Redgrave P, Gurney K. The short-latency dopamine signal: a role in discovering novel actions? Nat Rev Neurosci 7: 967-975

Neuroscience Research Unit, Department of Psychology, University of Sheffield, Sheffield, S10 2TP, UK.
Nature reviews Neuroscience (Impact Factor: 31.43). 01/2007; 7(12):967-75. DOI: 10.1038/nrn2022
Source: PubMed


An influential concept in contemporary computational neuroscience is the reward prediction error hypothesis of phasic dopaminergic function. It maintains that midbrain dopaminergic neurons signal the occurrence of unpredicted reward, which is used in appetitive learning to reinforce existing actions that most often lead to reward. However, the availability of limited afferent sensory processing and the precise timing of dopaminergic signals suggest that they might instead have a central role in identifying which aspects of context and behavioural output are crucial in causing unpredicted events.

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    • "Chudasama and Robbins, 2006). As the main basal ganglia input structure, the striatum receives converging sensory input (Redgrave and Gurney, 2006). Among other functions like reward processing/ motivation, interval timing or movement planning (Aarts et al., 2010; Bar-Gad et al., 2003; Cools et al., 2009; Graybiel et al., 1994; Klein-Flügge et al., 2011; Lustig et al., 2005; Saint-Cyr, 2003; Schultz et al., 2000), the striatum has been suggested to play an important role in action selection and control including the mapping of stimuli onto appropriate responses and response shifting (Bar-Gad et al., 2003; Frank, 2011; Gurney et al., 2004; Humphries et al., 2006; Plenz, 2003; Redgrave et al., 1999, 2011). "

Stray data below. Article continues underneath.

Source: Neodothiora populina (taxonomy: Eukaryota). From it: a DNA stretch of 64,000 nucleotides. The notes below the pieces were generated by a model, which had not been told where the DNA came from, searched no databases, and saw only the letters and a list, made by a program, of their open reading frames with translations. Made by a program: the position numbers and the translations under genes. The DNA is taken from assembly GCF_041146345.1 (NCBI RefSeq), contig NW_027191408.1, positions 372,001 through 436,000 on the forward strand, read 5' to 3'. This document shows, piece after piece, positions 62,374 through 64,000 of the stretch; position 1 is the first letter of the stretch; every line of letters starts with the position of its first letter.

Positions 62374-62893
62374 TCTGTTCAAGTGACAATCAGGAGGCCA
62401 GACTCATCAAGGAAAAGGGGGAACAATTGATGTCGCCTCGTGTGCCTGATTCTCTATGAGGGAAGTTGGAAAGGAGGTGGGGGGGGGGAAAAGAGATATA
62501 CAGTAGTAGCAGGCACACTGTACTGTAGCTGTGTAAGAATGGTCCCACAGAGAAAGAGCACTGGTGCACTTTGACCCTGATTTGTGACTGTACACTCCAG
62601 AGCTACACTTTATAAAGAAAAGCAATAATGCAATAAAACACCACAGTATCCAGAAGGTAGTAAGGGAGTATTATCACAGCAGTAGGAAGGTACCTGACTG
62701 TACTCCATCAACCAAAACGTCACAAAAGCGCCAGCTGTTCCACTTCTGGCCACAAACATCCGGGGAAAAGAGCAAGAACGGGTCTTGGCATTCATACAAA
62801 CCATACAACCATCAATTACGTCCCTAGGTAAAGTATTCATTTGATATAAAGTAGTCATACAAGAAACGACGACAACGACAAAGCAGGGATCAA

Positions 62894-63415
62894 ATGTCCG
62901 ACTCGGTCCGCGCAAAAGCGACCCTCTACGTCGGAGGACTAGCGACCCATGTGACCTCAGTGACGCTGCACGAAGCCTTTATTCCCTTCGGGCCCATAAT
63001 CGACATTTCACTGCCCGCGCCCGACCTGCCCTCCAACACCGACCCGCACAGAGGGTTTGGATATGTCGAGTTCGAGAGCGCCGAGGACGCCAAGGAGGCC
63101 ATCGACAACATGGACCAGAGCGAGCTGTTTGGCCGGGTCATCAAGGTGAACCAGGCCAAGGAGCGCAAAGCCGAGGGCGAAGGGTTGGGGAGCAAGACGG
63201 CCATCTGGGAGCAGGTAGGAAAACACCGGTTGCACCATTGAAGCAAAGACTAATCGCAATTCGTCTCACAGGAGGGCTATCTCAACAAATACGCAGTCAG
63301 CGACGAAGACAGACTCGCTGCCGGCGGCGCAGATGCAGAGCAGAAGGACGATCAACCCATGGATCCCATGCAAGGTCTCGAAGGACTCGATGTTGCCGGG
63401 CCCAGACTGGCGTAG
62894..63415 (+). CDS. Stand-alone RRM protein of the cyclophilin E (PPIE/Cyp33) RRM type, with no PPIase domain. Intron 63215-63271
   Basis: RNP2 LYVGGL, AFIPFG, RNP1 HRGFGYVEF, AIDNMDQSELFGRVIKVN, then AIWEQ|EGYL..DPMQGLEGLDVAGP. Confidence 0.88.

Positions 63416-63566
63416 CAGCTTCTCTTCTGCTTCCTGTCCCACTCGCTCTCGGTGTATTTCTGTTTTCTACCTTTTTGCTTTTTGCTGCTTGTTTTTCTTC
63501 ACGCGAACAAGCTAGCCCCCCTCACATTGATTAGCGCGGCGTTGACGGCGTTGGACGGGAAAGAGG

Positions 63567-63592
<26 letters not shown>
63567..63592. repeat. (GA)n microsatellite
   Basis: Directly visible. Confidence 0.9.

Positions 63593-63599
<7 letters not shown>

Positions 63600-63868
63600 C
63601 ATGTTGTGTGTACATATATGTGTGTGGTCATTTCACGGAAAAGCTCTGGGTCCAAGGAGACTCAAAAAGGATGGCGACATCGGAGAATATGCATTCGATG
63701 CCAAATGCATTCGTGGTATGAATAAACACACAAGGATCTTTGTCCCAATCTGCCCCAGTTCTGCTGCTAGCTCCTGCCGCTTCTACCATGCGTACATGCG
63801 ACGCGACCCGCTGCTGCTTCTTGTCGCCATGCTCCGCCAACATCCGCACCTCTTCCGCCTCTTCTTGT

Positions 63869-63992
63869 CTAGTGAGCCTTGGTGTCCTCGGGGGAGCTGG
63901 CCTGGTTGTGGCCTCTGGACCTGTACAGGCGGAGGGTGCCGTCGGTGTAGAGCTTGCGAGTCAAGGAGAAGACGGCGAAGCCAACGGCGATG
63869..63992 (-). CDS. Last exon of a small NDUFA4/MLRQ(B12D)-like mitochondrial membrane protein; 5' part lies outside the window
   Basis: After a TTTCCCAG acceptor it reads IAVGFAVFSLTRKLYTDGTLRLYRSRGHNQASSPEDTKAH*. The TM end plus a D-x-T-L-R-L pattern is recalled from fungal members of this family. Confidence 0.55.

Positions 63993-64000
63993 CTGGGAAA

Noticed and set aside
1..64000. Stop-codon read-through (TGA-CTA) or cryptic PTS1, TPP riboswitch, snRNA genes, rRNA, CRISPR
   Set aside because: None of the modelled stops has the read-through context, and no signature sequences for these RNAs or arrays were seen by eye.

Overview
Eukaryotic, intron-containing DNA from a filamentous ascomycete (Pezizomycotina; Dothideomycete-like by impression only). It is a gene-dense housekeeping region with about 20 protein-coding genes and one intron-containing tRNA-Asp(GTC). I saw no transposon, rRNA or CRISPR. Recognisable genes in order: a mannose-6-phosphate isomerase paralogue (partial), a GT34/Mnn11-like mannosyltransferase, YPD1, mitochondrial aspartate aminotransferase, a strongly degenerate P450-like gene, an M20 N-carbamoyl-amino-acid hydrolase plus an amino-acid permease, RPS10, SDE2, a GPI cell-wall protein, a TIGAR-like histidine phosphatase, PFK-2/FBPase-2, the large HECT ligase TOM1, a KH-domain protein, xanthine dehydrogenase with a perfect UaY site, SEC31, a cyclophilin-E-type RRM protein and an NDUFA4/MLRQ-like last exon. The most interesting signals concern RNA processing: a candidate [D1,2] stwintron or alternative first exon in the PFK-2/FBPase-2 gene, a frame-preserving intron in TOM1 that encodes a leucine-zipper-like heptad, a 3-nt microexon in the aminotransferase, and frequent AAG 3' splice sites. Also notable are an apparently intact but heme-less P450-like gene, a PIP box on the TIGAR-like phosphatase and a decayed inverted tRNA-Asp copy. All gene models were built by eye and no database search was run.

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    ABSTRACT: Both fronto-parietal networks and the basal ganglia play an important role in action cascading. It is well-known that cortical structures mediate sensorimotor transformation for this purpose. The striatum receives extensive input from those cortical structures and has been shown to be modulated by the predictability of cortical input. Until today, it has however remained unclear whether the processing of spatial codes or even sensorimotor transformation processes for the purpose of action cascading involve the striatum. We therefore examined this question by means of fMRI using a stop-change task that varied the predictability as well as the complexity of sensorimotor transformations required for correct responding in the context of action cascading. On the behavioral level, we found that the complexity of sensorimotor transformation processes only prolonged reaction times when the requirement for this transformation was predictable. fMRI results matched this effect showing enhanced activity of the caudate in case a complex sensorimotor transformation could be anticipated. Irrespective of the complexity of the required transformations, the putamen was furthermore involved in the prediction of imminent action cascading demands. Taken together, our findings give rise to a conceptual advance regarding basal ganglia function by showing that the anticipation and, more importantly, processing of complex sensorimotor transformation processes involves the striatum.